Getting Ready for Wednesday

I did something yesterday that I do occasionally - I took a day off completely for myself. My day off is something that I reserve for a day when I am well, but not in a therapy-type mood. I limit myself to one per year, and yesterday was that day. 

For the last two years, my sick time has dwindled. This was primarily due to a work injury and then a bout of pneumonia during that same year. All of my accrued sick time was taken with the recoveries that I needed for those two situations. We also haven't had any snow days during the last three school years - I get to take advantage of a deal that the teachers made a long time ago where if I am willing to work during snow days, I get to take that time off later in the year. Zero snow days mean zero extra days off. I am to the point now where I am past the halfway mark of the school year, and I still have 8 days of sick, personal, and non-contract time left (that is after yesterday's day off is accounted for...).

Anyway, yesterday was my day off. I played hooky, and it was wonderful! I spent some time straightening up my bedroom, putting Christmas presents away, finding places for things around me, and watching new television shows. I took a nap, went to a movie, and then ate Chinese food for dinner. It was a good day.

I am now getting ready to go into my regular life a bit more relaxed and ready for whatever I get into.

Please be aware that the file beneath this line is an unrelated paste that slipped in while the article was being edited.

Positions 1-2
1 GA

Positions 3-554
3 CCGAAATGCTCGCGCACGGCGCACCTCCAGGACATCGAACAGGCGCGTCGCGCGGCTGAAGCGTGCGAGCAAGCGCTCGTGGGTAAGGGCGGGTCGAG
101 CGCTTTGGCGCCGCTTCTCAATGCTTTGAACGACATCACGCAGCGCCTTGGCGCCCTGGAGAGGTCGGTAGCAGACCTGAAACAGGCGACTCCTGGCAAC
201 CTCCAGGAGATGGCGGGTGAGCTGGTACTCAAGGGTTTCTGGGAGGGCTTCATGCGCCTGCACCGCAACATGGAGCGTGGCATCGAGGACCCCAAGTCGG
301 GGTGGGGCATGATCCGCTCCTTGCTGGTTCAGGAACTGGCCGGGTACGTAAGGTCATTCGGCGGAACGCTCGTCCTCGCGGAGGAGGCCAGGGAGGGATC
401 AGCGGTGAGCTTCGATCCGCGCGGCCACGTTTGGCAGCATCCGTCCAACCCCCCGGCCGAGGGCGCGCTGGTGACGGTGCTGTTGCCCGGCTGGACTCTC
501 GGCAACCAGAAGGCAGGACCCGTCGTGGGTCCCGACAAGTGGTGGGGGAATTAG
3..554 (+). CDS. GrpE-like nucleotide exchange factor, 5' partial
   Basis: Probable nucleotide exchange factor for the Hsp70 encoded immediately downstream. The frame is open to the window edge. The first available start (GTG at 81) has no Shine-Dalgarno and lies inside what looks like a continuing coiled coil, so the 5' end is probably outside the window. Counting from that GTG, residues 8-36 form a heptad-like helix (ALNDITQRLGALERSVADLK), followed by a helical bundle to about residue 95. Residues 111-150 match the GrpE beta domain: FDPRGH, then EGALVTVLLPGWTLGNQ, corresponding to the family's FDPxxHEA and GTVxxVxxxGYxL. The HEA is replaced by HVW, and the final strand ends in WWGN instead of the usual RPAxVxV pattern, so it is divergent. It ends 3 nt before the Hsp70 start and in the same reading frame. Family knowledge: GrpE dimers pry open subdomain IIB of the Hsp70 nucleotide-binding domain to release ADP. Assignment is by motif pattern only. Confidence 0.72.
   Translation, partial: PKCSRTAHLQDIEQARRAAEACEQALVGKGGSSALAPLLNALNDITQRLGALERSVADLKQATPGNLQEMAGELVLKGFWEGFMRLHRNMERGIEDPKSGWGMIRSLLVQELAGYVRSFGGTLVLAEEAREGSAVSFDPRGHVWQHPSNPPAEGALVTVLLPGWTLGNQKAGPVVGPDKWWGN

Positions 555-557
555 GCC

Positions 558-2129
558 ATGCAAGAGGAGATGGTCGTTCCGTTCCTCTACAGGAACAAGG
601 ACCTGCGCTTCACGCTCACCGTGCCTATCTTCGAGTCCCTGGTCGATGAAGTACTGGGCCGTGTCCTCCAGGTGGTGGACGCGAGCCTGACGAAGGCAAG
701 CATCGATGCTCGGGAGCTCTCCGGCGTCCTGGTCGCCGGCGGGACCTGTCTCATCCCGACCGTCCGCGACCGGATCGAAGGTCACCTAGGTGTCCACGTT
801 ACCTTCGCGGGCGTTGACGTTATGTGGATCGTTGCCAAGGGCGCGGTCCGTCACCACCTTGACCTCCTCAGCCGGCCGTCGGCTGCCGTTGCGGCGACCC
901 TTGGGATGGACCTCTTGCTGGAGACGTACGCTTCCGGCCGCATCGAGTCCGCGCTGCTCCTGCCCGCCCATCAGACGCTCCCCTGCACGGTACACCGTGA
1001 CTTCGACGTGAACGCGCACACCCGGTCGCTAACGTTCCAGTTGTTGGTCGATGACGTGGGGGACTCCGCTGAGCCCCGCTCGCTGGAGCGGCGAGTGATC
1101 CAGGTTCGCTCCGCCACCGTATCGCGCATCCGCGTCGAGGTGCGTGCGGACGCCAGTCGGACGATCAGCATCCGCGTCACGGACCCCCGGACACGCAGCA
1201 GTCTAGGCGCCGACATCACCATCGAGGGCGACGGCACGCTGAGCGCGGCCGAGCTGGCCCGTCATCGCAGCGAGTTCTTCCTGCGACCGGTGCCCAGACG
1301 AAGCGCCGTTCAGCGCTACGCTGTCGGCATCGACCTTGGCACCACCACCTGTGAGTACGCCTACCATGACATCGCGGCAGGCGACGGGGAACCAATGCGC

When I first started out as a therapist, I tried to save my sick time as much as possible. I would go to work with every single ailment that I came down with - and I would end up just sitting there, spreading germs to others, and not being very effective in my role as therapist. I have since come to the conclusion that working while sick is not the best thing for me or for my clients.

As I have grown as a therapist, I have realized that it is just as important to remember the mental/emotional side of my well-being as it is to take care of the physical/wellness side. Hence, "MJ's Day Off" every so often. I am not able to do it often, but I have found that the old adage, "An ounce of prevention is worth a pound of cure," is really true in my case. If I take some time to relax in a purposeful manner, I find myself able to pay more attention to my clients. 

I constantly read posts on social media about therapists who are feeling guilty about taking time away from being a therapist - whether it is due to illness or a need for self-care. I admit, I still have those twinges of guilt, but I am realizing that my clients understand that I am human (whether they like it or not), and that everything can be rescheduled to accommodate their situations - the same is true for my situations. I always leave things for my clients to do (one of the benefits to having my own music therapy room) just in case I am not available during their session time. I may feel a bit differently about all of this if I wasn't a center-based therapist, but I don't know. 

For me, the most important part of being a therapist is finding my personal balance. I have to find a balance between being a therapist and being a human. I find myself balancing work duties with home duties (work duties almost always win on that scale). I have to remember to nurture me in order to best nurture others. These are the thoughts that I have developed over my years of working...and working...and working.

As I finish this post, I find myself looking forward to the day ahead. It is supposed to be warmer than it has been in a long time - temperatures in the upper 50's. I have to present an idea to the social workers and counselors during a meeting this afternoon. I have centers to prepare for my clients, and I have documentation to do for Monday's groups and Tuesday's absence. At the moment, the cat is curled up on my leg, purring. I don't want to get up and go, but I know that it is time. 

Time to get ready for this Wednesday.


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